1.Silk Pocket Square from PetiteFolieStore 2. Black zebra feather boutonniere from GlassPlume 3. Shirt Studs from DesignedByAudrey 4. Infinity Cufflinks from RoyalCountess 5. Personalised Money Clip from LoveItPersonalized 6. DreamStars Socks from UniqueEver
For The Black Tie Issue, the obvious choice of cocktail Friday had to include the strong, classic Black Russian cocktail. Drawing it’s origin from 1949, by a Belgium bartender, this one? it isn’t for the faint-hearted, and that’s why I love it.
I personally love and use Mr Black coffee liqueur over the traditional Kahlua or Tia Maria- it’s cold pressed and Australian made and owned, and I love its depth of flavour and the coffee kick it lends to this cocktail in particular.
It’s somewhat traditional to garnish the Black Russian with a maraschino cherry- for a modern modern take, I suggest lime, an unexpected, but a delciious twist.
- 100ml vodka
- 50ml coffee liqueur
- Lime for garnish
- In a short glass, stir together vodka and coffee liqueur
- Add plenty of ice
- Top with fresh lime
The best thing about organising a wedding, is that you are in charge of all the fun little details that make the day unique. If the dress code for your wedding is black tie, there is going to be certain things that will be predictable. Your guests will be looking extra dapper in their black bow ties and long evening gowns – so why not be a little playful with touches like the bouquets and buttonholes? It’s no secret that we are partial to a little rosemary here at the Polka Dot headquarters – and this miniature rosemary wreath style buttonhole is no exception. What a lovely personal touch if you are able to pick some rosemary from a loved one’s garden. Or even if this is not possible, according to Italian wedding tradition, including rosemary in your wedding day is said to be good luck. Enjoy!
You Will Need:
Gold jewellery wire – approximately 1m
2 x Dressmaker pins for attaching to suit
Step One. Cut a length of wire approximately 34cm long. Halve it and twist together leaving a loop at either end.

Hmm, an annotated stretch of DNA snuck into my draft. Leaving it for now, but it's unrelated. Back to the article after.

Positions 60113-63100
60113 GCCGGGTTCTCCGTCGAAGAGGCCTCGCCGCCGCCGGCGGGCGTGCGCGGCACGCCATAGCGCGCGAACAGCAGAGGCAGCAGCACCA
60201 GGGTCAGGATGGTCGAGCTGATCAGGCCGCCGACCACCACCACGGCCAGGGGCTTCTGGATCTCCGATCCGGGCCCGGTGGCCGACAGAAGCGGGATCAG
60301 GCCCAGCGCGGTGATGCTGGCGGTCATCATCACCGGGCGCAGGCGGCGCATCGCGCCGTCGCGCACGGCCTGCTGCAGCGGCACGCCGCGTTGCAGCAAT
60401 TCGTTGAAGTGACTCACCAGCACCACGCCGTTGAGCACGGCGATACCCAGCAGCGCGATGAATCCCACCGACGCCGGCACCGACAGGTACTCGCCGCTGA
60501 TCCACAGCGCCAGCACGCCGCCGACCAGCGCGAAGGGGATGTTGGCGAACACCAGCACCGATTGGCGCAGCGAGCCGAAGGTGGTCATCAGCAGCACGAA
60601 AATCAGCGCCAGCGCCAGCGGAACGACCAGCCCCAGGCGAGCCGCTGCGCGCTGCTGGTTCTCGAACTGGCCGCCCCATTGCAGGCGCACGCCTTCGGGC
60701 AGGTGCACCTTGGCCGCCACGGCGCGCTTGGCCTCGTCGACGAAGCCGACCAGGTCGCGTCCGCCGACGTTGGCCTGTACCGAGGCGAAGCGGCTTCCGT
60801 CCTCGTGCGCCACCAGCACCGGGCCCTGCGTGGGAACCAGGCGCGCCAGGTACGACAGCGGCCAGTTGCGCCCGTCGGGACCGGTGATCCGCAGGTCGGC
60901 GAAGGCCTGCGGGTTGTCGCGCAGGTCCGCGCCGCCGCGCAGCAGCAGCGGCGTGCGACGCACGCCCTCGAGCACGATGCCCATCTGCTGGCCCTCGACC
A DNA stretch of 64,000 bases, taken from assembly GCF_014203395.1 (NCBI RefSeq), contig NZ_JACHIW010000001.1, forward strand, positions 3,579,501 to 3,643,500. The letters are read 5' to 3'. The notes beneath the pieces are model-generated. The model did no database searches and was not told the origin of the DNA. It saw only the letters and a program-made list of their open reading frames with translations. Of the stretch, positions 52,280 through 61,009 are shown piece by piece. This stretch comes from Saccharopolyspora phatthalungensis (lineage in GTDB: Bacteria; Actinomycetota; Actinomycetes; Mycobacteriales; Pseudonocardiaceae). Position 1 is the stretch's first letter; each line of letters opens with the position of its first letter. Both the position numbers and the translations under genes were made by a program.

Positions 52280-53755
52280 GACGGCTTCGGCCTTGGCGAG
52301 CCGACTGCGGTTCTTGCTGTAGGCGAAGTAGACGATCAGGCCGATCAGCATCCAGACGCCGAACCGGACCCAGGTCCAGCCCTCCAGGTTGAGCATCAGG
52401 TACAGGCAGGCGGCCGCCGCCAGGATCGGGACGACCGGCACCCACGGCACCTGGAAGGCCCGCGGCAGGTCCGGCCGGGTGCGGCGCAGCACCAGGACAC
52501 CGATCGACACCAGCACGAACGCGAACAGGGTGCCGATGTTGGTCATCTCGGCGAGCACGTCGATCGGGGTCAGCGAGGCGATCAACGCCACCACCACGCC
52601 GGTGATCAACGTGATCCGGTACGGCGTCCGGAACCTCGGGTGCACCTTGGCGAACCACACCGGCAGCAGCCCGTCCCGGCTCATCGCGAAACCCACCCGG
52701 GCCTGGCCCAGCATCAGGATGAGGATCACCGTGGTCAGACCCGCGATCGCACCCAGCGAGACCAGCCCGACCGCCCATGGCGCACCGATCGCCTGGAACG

Step Two. Cut another length of wire, approximately 18-20cm long. The length doesn’t matter too much as you will trim it at the end. Tightly twist the end of the wire onto one of your end loops.
Step Three. Select your piece of Rosemary – approximately 20cm long. Again, you will trim at the end to the right size so better to have a little bigger than smaller. Starting at the one of your loops, position the end of the rosemary on top and slowly wrap the wire around the rosemary, fastening it to the original twisted base.
Step Four. Continue this process until you reach the other end of your twisted base. You may need to manipulate the rosemary to bend as required. Trim if necessary.
Step Five. Cut a small piece of wire and use it to twist together the two loop ends of your twisted wire base. Your rosemary buttonhole is complete!
Step Six. Attach the miniature rosemary wreath using dressmaker pins. If not using right away, the rosemary will keep well in an airtight container in the fridge for up to 2 days.
Ms Zigzag says: I love the idea of picking the rosemary from your own garden or from a loved one’s garden. Not only does it look gorgeous against the tux but it also creates a nice talking point between the groom and the guests.
About Jessica Derrick: I’m a writer and a lover of words and stories, pretty papers and flowers. I find great satisfaction in creating something beautiful from the simplest of materials. I’m happiest in a home bustling with conversation and music, sitting at a beautifully decorated table surrounded by good friends and delicious food – with a glass of champagne in hand, of course!